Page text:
But the company has since divested three brands—Reef, Majestic Athletic and Nautica—and acquired three brands—Williamson-Dickie (Dickies), Icebreaker and Altra. Perhaps most significantly, VF earlier this year completed a tax-free spinoff of its jeans division into the separate, publicly traded company Kontoor Brands Inc.
What’s more, VF has undergone a massive headquarters move across the country to Denver from Greensboro, NC. In 2020, the company and many of its brands will set up shop at 1551 Wewatta Street in Denver’s Lower Downtown (LoDo) district. VF signed a 12-year lease to occupy the entire 10-story, 285,000-square-foot building.
The VF corporate team will be joined at the global headquarters by the following brands that are co-locating there: The North Face, Smartwool, JanSport, Eagle Creek and Altra. Timberland will remain in Stratham, NH; Vans will remain in Costa Mesa, CA; and Icebreaker’s North America operation will remain in Vancouver, BC (its global headquarters is in New Zealand).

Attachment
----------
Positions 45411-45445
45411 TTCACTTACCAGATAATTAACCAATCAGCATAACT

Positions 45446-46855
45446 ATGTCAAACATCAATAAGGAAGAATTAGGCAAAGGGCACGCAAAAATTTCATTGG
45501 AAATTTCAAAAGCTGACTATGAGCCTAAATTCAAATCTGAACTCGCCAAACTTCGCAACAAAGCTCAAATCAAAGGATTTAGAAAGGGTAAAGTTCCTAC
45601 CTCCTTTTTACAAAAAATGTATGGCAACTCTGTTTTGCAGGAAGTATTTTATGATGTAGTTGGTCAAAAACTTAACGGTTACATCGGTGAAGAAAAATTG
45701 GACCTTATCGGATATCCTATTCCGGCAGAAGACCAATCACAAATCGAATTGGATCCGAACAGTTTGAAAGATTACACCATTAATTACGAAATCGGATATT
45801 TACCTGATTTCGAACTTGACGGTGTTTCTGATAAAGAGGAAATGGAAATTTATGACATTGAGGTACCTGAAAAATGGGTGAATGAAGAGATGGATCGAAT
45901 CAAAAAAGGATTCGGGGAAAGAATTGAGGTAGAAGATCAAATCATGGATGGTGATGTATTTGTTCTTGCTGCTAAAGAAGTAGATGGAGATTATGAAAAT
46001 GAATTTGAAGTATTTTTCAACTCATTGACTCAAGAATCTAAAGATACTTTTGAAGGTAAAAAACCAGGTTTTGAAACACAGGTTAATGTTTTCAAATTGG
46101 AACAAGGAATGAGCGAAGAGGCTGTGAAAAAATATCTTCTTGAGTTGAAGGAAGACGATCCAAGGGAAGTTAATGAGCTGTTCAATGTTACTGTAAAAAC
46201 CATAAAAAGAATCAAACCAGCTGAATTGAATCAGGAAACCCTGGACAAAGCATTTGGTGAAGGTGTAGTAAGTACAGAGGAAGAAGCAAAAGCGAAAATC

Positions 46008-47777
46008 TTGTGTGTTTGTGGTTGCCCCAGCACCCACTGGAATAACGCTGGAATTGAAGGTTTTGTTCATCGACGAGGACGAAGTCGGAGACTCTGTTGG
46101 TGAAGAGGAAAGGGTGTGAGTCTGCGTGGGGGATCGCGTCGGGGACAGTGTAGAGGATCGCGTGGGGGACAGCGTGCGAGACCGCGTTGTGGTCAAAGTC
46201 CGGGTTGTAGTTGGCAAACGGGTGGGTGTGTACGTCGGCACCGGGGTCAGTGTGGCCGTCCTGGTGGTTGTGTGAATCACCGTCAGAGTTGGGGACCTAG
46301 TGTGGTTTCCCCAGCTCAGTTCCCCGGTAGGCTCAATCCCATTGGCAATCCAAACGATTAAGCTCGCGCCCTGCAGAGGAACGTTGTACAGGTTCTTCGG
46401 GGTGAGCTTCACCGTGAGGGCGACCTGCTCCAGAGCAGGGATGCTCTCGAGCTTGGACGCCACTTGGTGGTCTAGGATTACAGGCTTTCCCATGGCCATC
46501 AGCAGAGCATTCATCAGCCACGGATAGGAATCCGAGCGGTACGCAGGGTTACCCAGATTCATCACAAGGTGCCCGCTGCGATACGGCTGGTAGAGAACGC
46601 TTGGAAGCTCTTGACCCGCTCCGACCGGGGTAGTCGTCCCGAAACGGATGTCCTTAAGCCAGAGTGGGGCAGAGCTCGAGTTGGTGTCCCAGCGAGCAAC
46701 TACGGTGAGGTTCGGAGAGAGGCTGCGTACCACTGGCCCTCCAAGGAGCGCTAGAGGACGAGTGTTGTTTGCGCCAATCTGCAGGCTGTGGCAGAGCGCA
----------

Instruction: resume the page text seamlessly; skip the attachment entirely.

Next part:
Those changes set the stage for some new announcements at Investor Day, beginning with the introduction of VF’s updated logo (pictured right) and refreshed branding that includes a newly designed website.
“Our new brand and our new logo are a bold, progressive expression of the evolved company that we’re being,” Rendle said. “This really honors our past and the 120 years of history that VF has, but it’s also really clear on our projecting forward a new optimism, new energy and new passion for the company that we see ourselves evolving into.”
However, Rendle stressed, the changes at VF are much deeper than outward appearances. Instead, they are an offshoot of VF’s new tagline: “purpose-led and performance-driven.”